Last December, she got the perfect opportunity to show how the Web’s reach could create a powerful blend of education and commerce. The Mint had been in the middle of a tricky product-development program. Congress had passed a law mandating the creation of a new dollar coin to replace the fatally flawed Susan B. Anthony — which was to coins what the Edsel was to cars. (Beginning in 1979, the Mint produced 857 million Susan B. Anthony dollars. Twenty years later, it has yet to exhaust its supply.) The Mint faced some huge — and hugely delicate — questions. What woman from history would replace Susan B. Anthony? How could the Mint embrace its new enthusiasm for ambitious coin design without raising protests from an ever-cautious Congress? What marketing strategies would help the new coin fly off the shelves, rather than gather dust alongside the Susan B.?
The answer to all three questions: Engage the public itself in the design process. Congress left the choice of who’d be on the coin to Treasury Secretary Robert E. Rubin, who formed the Dollar Coin Design Advisory Committee to figure it out. Diehl acted as the chair (but as a nonvoting member) of the committee, whose members included a member of Congress, an architect, a sculptor, a numismatist, a university president, an historian, a businesswoman, and an artist. In June 1998, the committee held two days of televised public hearings and accepted suggestions on who should be on the coin. Out of 19 semifinalists — women like Betsy Ross, Eleanor Roosevelt, and Harriet Tubman — the panel selected Sacagawea, the 15-year-old Shoshone leader, navigator, diplomat, and translator who played an integral role in Lewis and Clark’s 1804 expedition from the Ohio River Valley to the Pacific Ocean.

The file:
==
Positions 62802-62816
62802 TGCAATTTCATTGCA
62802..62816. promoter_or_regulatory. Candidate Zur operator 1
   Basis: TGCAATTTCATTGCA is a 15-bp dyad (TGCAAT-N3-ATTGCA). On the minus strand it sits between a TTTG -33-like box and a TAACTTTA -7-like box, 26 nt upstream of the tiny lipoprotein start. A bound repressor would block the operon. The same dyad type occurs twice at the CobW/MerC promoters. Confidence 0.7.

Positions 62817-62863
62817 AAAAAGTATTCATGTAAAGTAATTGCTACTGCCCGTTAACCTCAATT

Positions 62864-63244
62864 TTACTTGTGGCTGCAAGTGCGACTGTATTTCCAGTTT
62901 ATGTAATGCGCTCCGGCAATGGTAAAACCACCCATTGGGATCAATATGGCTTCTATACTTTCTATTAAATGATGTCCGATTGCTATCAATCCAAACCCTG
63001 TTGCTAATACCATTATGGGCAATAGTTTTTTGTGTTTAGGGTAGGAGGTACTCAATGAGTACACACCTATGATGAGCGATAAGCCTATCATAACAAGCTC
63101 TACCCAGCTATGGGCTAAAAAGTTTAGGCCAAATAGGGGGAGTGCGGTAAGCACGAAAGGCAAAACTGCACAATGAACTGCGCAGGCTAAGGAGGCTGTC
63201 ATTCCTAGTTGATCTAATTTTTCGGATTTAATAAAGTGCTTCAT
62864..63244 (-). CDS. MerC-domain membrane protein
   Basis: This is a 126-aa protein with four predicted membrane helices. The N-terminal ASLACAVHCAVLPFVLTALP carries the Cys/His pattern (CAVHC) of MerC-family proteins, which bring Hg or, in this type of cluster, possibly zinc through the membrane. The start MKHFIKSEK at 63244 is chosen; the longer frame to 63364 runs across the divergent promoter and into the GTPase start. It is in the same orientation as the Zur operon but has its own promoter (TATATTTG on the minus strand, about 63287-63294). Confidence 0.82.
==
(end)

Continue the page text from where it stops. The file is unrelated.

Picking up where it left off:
In August, the committee invited 23 artists to submit designs of Sacagawea for the obverse side of the coin. After listening to the feedback of representatives from the Native American community, numismatists, artists, educators, historians, and members of Congress, the committee narrowed 121 designs down to 13. Then it was time to return to the Web. On December 7, 1998 (a day that will live in infamy inside the Mint), Diehl had Bartram and her colleagues post the 13 designs on the agency’s Web site. The site generated an astounding 11.7 million hits in one day — followed by 130,000 email messages over the next two weeks and thousands of letters. “We had more hits on that one day than we’d had the whole year,” says Bartram. “Putting those designs on the Web spawned an impassioned grassroots effort. We received comments not only from individuals but also from entire Native American tribes, from local communities, even from the American School in Japan, which didn’t want to be left out of the process. It was incredible.”